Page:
December 30, 2013

Banks, corporations, and the Nebraska landscape

A person can easily get down in the dumps about wildlife in the Great Plains in the face of seemingly uncontrollable economic forces.   Been there, done that.  Wrote about it several times: here, here, and here.  I talked about it here.

So, it was with astounding refreshment that I watched the ENTIRE 36 minutes of the embedded video, below.  The Nebraska Farmers Union invited a renowned trial lawyer, David Domina, to speak about the state of agriculture in Nebraska during the NFU's 100th Annual Convention in December of 2013.  Next year, I will be in the audience. 

Domina suggests that ag is sexy and strong for only a segment of agriculture, at present.  He presents a compelling review of the forces that are behind every farmer's set of decisions--what crops to plant, where and when to sell, what chemicals to use, and how to manage the crop.  These are decisions that affect our Rural Future.

The Farmers Union thought his message was important for farmers.  I'll suggest it is equally important for wildlife biologists who care about private lands.  And, Domina lists some real solutions.  Spoiler alert: they don't include planting irrigation 'corners' to sorghum to try to prop up pheasants.  He's talking changes to banks and the way we treat corporations in the US.  Big changes. 

Watch the video.  Think about landscapes as he talks.  Tell me it doesn't make sense.  I dare you.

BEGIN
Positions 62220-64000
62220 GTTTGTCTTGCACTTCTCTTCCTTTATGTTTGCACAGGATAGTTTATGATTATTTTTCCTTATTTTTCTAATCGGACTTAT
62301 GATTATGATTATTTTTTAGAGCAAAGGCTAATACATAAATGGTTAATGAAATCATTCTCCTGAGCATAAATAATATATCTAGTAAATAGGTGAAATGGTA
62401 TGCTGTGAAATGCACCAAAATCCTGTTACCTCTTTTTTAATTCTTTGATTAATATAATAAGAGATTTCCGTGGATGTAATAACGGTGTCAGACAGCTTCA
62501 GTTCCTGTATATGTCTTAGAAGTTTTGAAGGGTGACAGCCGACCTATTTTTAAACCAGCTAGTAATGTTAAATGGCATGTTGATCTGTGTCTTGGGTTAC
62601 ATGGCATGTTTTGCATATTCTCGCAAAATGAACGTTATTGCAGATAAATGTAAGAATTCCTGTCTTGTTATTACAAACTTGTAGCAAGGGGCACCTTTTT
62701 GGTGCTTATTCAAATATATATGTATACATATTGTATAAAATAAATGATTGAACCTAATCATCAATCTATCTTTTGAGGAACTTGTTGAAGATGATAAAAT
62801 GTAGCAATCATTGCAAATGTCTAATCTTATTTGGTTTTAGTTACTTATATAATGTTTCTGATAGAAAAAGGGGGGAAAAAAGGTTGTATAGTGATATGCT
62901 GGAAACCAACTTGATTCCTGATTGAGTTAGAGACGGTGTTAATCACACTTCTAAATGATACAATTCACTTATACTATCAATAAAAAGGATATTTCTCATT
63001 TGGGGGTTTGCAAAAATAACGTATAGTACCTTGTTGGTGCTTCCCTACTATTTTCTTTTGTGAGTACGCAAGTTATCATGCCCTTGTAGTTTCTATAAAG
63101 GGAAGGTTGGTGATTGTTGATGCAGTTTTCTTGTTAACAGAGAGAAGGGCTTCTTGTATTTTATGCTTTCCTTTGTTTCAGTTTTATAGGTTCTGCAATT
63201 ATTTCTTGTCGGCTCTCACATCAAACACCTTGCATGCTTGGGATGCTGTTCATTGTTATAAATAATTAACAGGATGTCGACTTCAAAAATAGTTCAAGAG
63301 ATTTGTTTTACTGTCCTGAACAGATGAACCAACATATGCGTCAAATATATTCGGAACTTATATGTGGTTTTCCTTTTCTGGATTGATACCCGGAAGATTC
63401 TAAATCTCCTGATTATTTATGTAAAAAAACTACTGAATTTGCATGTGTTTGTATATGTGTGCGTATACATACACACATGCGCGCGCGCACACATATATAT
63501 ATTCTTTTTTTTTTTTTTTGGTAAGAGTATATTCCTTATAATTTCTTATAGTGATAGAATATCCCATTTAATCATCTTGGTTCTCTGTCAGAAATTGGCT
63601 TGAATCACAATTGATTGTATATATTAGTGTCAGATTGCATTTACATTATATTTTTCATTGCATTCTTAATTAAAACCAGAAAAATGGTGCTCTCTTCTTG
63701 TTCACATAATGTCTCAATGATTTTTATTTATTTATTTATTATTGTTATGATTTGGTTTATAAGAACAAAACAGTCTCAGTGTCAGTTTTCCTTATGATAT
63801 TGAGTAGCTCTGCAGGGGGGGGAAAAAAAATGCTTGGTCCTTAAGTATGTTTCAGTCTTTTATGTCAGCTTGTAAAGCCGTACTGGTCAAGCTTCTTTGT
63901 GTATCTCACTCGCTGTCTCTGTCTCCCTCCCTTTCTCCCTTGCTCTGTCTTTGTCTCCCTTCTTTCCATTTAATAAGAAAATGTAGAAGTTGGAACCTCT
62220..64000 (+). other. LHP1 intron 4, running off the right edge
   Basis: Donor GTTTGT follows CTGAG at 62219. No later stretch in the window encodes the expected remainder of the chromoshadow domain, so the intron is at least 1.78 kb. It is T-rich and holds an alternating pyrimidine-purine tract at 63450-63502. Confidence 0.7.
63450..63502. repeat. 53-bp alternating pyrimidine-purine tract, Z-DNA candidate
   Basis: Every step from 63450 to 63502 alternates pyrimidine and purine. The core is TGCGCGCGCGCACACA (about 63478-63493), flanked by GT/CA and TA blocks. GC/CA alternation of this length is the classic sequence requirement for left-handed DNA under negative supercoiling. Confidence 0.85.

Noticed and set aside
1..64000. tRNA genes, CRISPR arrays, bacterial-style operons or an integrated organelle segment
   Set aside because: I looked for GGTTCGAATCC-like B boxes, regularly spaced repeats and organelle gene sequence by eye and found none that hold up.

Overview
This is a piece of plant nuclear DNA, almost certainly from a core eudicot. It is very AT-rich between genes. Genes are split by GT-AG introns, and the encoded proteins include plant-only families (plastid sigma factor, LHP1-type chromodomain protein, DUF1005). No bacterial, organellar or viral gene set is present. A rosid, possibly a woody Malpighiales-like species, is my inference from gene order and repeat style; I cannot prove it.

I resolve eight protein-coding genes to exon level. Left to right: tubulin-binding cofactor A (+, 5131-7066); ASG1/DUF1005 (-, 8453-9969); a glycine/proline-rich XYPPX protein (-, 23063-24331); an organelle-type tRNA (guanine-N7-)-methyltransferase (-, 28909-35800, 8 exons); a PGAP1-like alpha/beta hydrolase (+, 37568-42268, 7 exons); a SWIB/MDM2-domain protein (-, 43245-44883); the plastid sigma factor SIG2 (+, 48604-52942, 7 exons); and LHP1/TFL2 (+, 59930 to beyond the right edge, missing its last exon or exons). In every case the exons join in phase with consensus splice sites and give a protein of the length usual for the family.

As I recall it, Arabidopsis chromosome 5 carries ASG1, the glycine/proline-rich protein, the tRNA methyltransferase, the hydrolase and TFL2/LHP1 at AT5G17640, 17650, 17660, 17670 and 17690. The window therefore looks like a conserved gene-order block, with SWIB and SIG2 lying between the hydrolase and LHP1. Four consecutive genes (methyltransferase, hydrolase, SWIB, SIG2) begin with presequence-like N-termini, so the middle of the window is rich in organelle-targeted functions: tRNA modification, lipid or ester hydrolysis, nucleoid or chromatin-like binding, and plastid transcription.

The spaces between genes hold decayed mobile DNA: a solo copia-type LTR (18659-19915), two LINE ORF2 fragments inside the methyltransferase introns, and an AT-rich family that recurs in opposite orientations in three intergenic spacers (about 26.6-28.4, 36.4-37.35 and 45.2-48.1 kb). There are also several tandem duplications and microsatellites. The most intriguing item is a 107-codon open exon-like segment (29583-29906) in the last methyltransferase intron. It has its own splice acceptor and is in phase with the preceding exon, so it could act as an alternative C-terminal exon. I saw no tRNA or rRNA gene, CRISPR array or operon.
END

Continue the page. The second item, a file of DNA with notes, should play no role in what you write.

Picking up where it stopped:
I highlight some of the segments I really enjoyed below the video.



00:31  "The state of Nebraska agriculture appears, on its face, to be extraordinarily strong.  In the last five years, many Nebraska farmers have seen their personal net worths increase in a way that they never increased in the history of this state."

19:35  "Farmers have enjoyed a tremendous run, and gotten great publicity about it.  Others in rural communities have not done so well and are struggling.  Farmers have become softer because good times make us soft...."

20:40  "...market concentration is an enormous problem.  Eight-five percent of the cattle slaughtered in the US by 3 slaughter houses--75%, nearly, of the hogs.  Seventy percent of the seed controlled by 4 companies and the traits--nearly 100%, nearly, by one."

21:45 "We cannot demean ourselves and dignify the corporations that enjoy that consolidation by treating them as our perfect and uniform legal equals.  We are citizens of the United states and we have the rights to vote.  We have the right to due process of the law.  We have the guarantees of the constitution, and we create corporations.  They are not citizens.  Unless we deal with that problem, the transitory prosperity of the Nebraska farmer will be transitory."

34:15  "That is the challenge of Nebraska agriculture.  No matter how much your land has inflated, no matter how good it feels to think about your net worth in light of that increase in price, no matter how much you enjoyed $7 corn and long to have it back--and think it may come back...as long as you are a price taker, and subject to manipulation, you have to defeat that manipulator by insisting on a vibrant market.  And, that market begins with a quality financial institution system."

November 30, 2013

How 'public' is the Public Trust Doctrine?

Biologists with Nebraska Game and Parks Commission take
measurements from a male mallard duck captured in the
Nebraska Sandhills.  Ballot initiatives take decision-making
on wildlife issues away from biologists who work with
wildlife and habitat on a daily basis.  Photo by Larkin Powell.
One of the fundamental legal principles used to guide the management of wildlife in the United States is the "Public Trust Doctrine".  The Doctrine is not a document.  The Doctrine is not a set of rules.  Instead, the Doctrine is an accumulation of legal decisions, made over the years.  If you take a series of Supreme Court decisions and study them, you can determine the general manner in which natural resources (and wildlife among them) are managed in the U.S.  And that is the Doctrine.